“I don’t want to be your love,” Roberta said, giggling.
“You could give it a try.” He put an arm around her waist and before she knew it she had her back against an old apple tree. His mouth looked very delectable, but—
“Are you really trying to seduce me?”
“Of course,” he said, leaning over to brush his mouth against hers.
“You smell a little bit like a cowpat,” she said.
“I could say the same to you.”
“Don’t. I prefer to think of myself as perfumed.”
“I prefer to think of you as naked,” he said, his voice a husky murmur against the sound of birds singing.
She let him kiss her. Why not? He was a rogue, but such an enjoyable one. She relaxed against him, letting him slip into her mouth, start a game that made her heart pound. He had his hair tied back, so she pulled on the ribbon until all that loose silk fell into her hands, the way it had the previous night.
He was kissing her with a breathless intensity now, his mouth slanting over hers, invading her, retreating. His lips were hot and beautifully full. She licked his lower lip and he let out a little noise, like a muffled groan.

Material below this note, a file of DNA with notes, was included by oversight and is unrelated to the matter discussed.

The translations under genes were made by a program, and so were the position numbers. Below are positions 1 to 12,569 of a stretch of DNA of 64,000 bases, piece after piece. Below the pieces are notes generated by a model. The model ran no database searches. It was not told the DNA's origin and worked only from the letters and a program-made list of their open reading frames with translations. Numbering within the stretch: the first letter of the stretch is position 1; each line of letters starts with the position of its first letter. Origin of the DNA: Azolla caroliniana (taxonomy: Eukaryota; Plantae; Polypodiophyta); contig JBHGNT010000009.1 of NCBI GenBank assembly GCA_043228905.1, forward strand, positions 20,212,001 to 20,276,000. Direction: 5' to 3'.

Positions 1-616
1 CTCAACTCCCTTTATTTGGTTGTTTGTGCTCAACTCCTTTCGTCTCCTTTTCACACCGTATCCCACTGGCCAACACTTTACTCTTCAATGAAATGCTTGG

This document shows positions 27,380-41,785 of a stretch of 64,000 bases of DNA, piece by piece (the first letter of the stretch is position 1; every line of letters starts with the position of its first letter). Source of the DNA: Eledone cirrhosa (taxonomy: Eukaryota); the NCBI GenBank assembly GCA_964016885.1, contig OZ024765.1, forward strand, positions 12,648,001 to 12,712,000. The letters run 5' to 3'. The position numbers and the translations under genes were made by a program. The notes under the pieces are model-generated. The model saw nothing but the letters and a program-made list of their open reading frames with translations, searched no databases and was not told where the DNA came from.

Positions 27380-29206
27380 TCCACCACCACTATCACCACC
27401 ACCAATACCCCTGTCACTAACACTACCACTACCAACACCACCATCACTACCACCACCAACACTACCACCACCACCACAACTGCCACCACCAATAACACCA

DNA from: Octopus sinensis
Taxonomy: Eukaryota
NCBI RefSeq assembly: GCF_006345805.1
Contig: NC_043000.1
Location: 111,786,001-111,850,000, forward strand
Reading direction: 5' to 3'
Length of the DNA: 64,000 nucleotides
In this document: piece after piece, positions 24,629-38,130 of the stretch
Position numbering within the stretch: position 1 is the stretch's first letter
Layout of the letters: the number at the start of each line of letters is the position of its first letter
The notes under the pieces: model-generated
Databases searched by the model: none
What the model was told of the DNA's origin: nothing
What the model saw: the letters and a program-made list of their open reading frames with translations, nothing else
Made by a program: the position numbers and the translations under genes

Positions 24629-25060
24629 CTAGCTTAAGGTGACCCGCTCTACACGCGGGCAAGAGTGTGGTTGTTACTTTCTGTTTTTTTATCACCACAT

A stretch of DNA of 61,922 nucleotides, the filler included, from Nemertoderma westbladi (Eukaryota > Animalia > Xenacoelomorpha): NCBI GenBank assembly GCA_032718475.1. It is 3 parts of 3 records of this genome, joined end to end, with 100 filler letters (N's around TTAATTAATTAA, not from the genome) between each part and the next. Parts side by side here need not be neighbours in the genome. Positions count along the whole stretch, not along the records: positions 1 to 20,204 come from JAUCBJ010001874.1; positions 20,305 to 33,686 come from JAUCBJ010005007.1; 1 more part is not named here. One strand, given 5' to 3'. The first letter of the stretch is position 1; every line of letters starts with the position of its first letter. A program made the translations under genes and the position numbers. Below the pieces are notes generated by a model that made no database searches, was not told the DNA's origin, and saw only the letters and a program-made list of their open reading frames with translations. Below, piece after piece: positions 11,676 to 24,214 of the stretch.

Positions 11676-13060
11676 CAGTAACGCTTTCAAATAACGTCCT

It was so odd that she pulled back to stare at him.
That was a bad idea because Damon seemed to have shed his friendly exterior. He snatched her back so quickly she lost her breath, and kissed her hard, so her knees buckled. He had her against the tree trunk, and she could feel every hard curve of his body.
“Don’t push at me,” she gasped. “This tree has bumps on it.”
“We can lie down.”
“Then I’ll have to protect you from those evil bumps,” he said, sliding his hand over the curve of her bottom and pulling her against his body. He had bumps of his own, and her body welcomed each of them with feverish delight.
It made her feel weak and silly, capable of collapsing against him and squealing, take me, or something foolish of that nature. That dim suggestion was just enough to bring her thoughts together.
She pulled back and this time he let her go, bracing his arms on the tree on either side of her. Kissing made her feel delicate and fragile, all those things she wasn’t and never could be.
“Are you trying to seduce me?” he demanded. “Because, damn it, Roberta, you’re about as close to success as I’ve ever come with a marriageable young woman.”